It’s essential to document all instances of late payment to support this cause for eviction.

9- Violation of No-Pets Policy

If your property has a no-pets policy and a tenant violates this rule by keeping a pet, this can lead to eviction. Such policies are often in place due to allergy concerns, property safety, or maintenance issues.

Enforcement of this policy must be consistent and documented.

10- Threats or Harm to the Safety of Others

Any tenant actions that threaten the safety or well-being of other tenants or neighbors can lead to eviction.

This includes violent behavior, threats, or any activities that compromise the safety and peaceful enjoyment of the premises by others.

11- Unauthorized Alterations to the Property

If a tenant makes changes to the property without your approval—such as painting walls an unapproved color, adding or removing fixtures, or altering the structure of the building—this can be grounds for eviction.

The lease agreement usually outlines what alterations are allowed and which require landlord approval.

12- Failure to Provide Access for Repairs

Landlords have the right to enter the rental property to conduct necessary repairs and maintenance, provided they give proper notice as required by law.

If a tenant refuses to allow access to the property after receiving proper notice, this can be considered a lease violation and grounds for eviction.

13- Using the Property for Unapproved Business Activities

If a tenant uses the rental property for business activities that are not allowed under the terms of the lease—such as running a retail store or a workshop or using the apartment for large-scale commercial hospitality like Airbnb—this can lead to eviction.

Such uses can increase wear and tear, pose safety risks, or violate zoning laws.

14- Overcrowding the Property

Lease agreements typically specify the maximum number of occupants allowed to live in a rental unit. Overcrowding, or exceeding this number can strain the property’s facilities and violate local housing codes.

If tenants exceed the number agreed upon in the lease, this can be a valid reason for eviction.

15. Failure to Comply with Health and Safety Standards

Tenants are required to maintain their units in a way that does not create health or safety hazards. This includes proper trash disposal, avoiding the storage of hazardous materials, and maintaining sanitary conditions.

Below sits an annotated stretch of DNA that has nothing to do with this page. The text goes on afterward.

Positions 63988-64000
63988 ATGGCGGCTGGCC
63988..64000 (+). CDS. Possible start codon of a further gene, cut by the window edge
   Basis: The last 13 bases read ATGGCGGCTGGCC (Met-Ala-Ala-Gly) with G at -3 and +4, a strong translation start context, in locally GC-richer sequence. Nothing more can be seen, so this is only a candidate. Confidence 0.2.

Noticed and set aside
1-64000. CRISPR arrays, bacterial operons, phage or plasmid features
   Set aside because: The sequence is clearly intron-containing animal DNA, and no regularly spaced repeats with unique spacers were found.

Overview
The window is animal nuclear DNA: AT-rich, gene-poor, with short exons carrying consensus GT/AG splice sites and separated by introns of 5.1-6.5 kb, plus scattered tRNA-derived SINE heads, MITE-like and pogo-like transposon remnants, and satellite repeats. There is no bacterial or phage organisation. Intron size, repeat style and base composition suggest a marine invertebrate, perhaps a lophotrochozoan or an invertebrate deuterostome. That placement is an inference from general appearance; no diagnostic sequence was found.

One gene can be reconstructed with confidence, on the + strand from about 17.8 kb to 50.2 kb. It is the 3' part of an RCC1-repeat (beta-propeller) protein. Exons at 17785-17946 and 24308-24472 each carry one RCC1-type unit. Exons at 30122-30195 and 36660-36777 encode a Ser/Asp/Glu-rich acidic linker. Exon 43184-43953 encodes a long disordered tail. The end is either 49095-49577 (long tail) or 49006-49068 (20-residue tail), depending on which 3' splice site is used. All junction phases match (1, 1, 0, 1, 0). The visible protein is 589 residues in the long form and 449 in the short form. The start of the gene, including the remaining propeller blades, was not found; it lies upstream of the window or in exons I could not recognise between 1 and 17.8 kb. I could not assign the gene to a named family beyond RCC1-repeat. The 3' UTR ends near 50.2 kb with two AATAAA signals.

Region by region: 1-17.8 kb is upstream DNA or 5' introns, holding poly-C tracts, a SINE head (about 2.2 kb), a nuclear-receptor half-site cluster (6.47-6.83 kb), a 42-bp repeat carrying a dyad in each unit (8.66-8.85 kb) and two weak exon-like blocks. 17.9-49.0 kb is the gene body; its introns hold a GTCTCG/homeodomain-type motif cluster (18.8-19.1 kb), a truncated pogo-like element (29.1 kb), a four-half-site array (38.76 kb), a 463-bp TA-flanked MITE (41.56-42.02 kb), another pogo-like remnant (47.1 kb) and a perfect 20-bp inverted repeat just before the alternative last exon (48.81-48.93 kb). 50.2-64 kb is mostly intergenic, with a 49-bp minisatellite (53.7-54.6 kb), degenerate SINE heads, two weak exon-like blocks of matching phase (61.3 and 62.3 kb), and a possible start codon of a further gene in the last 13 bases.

Failure to adhere to these standards can pose serious risks and is a legitimate basis for eviction.

In all cases, the eviction process must be handled legally, respecting tenant protections under Texas law. This includes providing proper eviction notices and potentially obtaining a court order to remove a tenant legally.

As a property owner, maintaining a professional demeanor and sticking to legal procedures not only protects your business but also upholds the integrity of the rental agreement and tenant relations.

Remember, eviction is a legal remedy—a necessary tool when tenants and landlords find themselves at an impasse.

We Can Help

At Jarrett Law Firm in Houston, TX, we understand that managing a rental property isn’t just about collecting rent—it’s about maintaining a healthy, lawful relationship with your tenants. Our experienced real estate attorneys specialize in landlord-tenant law. We are here to guide you through every aspect of the eviction process and ensure your compliance with Texas state laws.

Whether you’re dealing with nonpayment of rent, lease violations, or other challenges, we offer personalized, comprehensive legal support. Our experienced help guides you through these complex situations.

Jarrett Law Firm, we prioritize clear communication, thorough documentation, and robust legal strategies to protect your interests and preserve the value of your property.

Don’t let the stress of potential evictions overshadow your goals as a property owner. Contact us today to learn more about how we can assist you in effectively managing your rental property and maintaining peace of mind.